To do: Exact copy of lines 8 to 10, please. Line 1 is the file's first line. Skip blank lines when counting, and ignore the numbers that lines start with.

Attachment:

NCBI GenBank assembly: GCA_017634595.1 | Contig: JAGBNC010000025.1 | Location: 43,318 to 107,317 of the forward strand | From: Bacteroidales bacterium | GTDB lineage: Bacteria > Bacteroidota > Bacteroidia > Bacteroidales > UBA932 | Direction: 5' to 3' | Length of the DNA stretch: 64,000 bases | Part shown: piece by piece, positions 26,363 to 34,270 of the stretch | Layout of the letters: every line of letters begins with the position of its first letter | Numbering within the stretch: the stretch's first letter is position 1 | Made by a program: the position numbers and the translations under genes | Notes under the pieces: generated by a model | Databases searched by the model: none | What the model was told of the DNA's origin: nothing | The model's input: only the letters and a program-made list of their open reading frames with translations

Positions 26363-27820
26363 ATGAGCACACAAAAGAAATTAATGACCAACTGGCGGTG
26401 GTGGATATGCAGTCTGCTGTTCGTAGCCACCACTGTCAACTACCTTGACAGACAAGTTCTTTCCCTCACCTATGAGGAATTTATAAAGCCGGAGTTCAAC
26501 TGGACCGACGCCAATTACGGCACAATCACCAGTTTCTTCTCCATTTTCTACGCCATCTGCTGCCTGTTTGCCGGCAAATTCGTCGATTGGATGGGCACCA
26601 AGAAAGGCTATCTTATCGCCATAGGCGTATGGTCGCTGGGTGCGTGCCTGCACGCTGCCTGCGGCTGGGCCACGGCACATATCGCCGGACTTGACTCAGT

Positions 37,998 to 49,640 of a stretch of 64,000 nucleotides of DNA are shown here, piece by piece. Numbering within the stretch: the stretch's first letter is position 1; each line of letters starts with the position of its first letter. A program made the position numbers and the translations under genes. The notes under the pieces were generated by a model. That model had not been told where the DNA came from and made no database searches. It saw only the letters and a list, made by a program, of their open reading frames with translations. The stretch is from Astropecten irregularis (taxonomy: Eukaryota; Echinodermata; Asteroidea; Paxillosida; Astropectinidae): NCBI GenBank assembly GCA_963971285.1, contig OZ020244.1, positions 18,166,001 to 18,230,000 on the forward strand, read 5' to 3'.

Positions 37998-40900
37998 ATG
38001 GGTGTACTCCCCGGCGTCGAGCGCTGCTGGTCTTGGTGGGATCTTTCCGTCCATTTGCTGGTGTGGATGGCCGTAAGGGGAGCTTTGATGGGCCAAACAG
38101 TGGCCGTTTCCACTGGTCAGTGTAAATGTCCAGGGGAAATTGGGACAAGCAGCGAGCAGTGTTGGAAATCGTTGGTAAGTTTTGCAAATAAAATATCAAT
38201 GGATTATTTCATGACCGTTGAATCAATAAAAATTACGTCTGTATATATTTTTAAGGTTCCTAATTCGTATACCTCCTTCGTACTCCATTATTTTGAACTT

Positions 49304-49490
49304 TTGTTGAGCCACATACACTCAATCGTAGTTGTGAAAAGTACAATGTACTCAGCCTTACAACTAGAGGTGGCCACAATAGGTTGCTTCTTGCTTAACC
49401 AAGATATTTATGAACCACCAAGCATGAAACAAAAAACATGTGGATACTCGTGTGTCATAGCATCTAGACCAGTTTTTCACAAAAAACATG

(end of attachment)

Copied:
Positions 37998-40900
37998 ATG
38001 GGTGTACTCCCCGGCGTCGAGCGCTGCTGGTCTTGGTGGGATCTTTCCGTCCATTTGCTGGTGTGGATGGCCGTAAGGGGAGCTTTGATGGGCCAAACAG